UW-Whitewater student defends himself after 'act of ignorance' on campus: "I was sick!"

WHITEWATER -- A University of Wisconsin-Whitewater student is defending himself, and his campus. He says he is the subject of an act of ignorance that happened on campus on March 1st. This, after two recent incidents on campus with racial undertones.

Shaun Raymond

Shaun Raymond, a sophomore at UW-Whitewater, said last winter, he tried to get around campus unassisted, despite being affected by cerebral palsy. He ended up falling, and so this winter, he has borrowed a wheelchair in an effort to reduce his risk of falling.

Despite the wheelchair, Raymond has still gotten hurt this winter -- though not physically.

"When I saw it, my gut felt like it fell out of my body. I was sick!" Raymond said of video posted to social media on Tuesday, March 1st.

On Tuesday, as Raymond was leaving a dining hall...

"The sidewalk wasn`t plowed, and I was trying to get over this hump of snow, and I got stuck," Raymond said.

So Raymond got up and out of the wheelchair and pushed it forward.

"I was able to use my momentum to get it to where I needed to go," Raymond said.

When he saw video posted to social media, he recorded it and posted the clip on his Facebook page. He said he was compelled to speak up when reading comments.

"People saying, 'well, I would`ve helped him, but he got up and walked.' Some people have invisible disabilities that you don`t see. It may seem like they don`t need your help, but they could be in a lot worse situation than you realize," Raymond said.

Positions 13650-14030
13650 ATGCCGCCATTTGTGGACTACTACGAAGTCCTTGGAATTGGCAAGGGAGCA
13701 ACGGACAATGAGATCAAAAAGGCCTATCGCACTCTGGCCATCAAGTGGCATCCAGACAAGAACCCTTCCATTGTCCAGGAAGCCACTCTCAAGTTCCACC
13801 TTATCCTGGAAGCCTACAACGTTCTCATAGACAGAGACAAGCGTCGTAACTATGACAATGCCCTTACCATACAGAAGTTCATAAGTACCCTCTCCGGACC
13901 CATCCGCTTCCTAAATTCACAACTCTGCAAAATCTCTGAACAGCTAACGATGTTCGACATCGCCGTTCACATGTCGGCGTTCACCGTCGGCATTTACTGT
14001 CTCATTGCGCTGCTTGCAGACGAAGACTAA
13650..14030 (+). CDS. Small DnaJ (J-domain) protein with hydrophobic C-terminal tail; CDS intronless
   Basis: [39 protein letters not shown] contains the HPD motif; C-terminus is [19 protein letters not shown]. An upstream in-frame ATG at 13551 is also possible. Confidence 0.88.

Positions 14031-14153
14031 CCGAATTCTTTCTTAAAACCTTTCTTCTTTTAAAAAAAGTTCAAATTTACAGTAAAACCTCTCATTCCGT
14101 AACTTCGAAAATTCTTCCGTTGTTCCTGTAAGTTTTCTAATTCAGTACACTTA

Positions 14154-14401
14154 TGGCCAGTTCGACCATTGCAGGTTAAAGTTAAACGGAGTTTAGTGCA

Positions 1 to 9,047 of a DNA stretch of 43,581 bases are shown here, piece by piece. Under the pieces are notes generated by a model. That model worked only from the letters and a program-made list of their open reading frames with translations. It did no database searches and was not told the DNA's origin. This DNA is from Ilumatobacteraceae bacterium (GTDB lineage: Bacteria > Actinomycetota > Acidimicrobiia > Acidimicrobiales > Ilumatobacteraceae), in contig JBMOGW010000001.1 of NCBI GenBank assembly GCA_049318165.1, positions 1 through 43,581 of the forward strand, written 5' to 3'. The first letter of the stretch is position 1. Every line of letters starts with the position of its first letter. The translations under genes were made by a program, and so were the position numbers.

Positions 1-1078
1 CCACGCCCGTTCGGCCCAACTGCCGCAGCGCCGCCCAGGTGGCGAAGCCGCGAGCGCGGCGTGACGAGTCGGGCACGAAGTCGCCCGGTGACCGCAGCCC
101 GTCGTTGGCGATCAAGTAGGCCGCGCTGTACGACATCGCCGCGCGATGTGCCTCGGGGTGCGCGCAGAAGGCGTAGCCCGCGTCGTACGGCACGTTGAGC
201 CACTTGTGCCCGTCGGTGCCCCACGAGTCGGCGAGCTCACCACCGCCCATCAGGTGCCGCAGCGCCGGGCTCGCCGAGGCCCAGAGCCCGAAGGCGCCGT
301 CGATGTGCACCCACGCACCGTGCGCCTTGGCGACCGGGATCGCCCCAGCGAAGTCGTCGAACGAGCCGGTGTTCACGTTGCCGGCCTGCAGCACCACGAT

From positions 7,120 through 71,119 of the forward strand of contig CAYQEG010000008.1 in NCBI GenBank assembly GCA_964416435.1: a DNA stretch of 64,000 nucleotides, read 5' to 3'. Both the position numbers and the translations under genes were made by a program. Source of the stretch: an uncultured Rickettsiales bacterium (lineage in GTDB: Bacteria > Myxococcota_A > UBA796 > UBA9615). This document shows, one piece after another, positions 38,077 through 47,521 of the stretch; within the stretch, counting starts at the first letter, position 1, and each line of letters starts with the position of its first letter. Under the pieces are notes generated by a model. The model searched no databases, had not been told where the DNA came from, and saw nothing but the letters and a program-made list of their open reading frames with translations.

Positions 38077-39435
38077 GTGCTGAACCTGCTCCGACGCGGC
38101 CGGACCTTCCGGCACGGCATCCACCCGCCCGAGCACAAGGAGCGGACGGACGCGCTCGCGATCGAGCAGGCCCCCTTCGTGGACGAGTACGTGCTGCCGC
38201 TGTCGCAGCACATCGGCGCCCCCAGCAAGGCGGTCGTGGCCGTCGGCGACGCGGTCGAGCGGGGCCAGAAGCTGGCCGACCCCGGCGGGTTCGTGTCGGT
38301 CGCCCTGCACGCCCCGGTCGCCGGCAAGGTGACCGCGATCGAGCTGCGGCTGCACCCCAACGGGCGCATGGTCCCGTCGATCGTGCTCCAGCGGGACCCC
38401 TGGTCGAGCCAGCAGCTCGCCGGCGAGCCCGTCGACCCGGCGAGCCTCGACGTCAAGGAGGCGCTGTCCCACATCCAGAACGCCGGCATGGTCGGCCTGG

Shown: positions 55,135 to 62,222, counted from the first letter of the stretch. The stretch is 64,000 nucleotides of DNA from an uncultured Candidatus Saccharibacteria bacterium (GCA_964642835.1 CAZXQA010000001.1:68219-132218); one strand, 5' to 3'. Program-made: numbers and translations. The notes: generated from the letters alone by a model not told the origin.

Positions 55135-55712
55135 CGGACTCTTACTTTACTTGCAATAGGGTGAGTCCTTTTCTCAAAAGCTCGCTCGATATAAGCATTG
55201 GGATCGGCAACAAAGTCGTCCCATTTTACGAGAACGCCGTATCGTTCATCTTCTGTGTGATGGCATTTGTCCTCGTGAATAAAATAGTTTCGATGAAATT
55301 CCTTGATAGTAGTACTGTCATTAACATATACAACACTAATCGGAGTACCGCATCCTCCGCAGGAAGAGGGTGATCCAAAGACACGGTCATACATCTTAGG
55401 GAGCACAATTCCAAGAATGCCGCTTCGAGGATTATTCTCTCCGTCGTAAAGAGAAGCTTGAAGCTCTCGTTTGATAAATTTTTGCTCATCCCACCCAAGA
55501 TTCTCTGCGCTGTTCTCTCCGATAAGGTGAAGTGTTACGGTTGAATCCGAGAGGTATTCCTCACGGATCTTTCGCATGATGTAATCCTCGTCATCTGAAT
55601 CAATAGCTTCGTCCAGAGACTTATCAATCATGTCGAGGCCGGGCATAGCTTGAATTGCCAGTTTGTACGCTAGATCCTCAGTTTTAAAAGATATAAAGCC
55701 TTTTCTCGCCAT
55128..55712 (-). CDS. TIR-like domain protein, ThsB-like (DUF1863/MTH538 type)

Shaun Raymond

Raymond said he was also speaking up on behalf of UW-Whitewater, which could be unfairly receiving a bad rap in light of this incident, and recent incidents with racial undertones on campus.

Shaun Raymond

"They want to help people with disabilities, and people with different cultural backgrounds. They do a lot to help minority students, and the actions of ignorant people that have gone on in the last couple of weeks really hurt the mission of this campus," Raymond said.

UW-Whitewater has a "campus culture working group," which is organized to address issues and incidents like this.

Raymond said he met with the dean of students on Wednesday, March 2nd and he said he was encouraged to participate in that group.

Race was the topic of discussion on February 23rd at UW-Whitewater, during a two-hour meeting labeled as an "action forum."

The meeting came after two high-profile incidents.

First -- a photo posted to social media that showed two students wearing cosmetic masks. Some felt it looked as though the students were wearing blackface.

UW-Whitewater: Students seen in cosmetic masks apologize in video

The students involved denied that was their intent in a recorded video apology.

"I don`t know the intent, why it was put on, but at the end of the day, it was offensive when it did happen," Shalia Morgan, a student at UW-Whitewater said.

The other incident involved two female students seen in a video repeatedly using the "N word."

Some students said they feel the best way to handle incidents like this would be mandatory classes, as well as face-to-face meetings with those who are offended.

University of Wisconsin-Whitewater

"It shouldn`t be 'I`m scared to say this' and 'she`s scared to say this' or 'he`s scared to say this' because we`re scared to offend each other -- because we have to make people uncomfortable for change to come. If we sit here and babysit everyone`s feelings, nothing will ever be resolved," Morgan said.

School officials said they would review the suggestions made during the meeting, which could lead to future policy changes on campus.

School officials said the students seen in the photo and video wouldn't face formal discipline.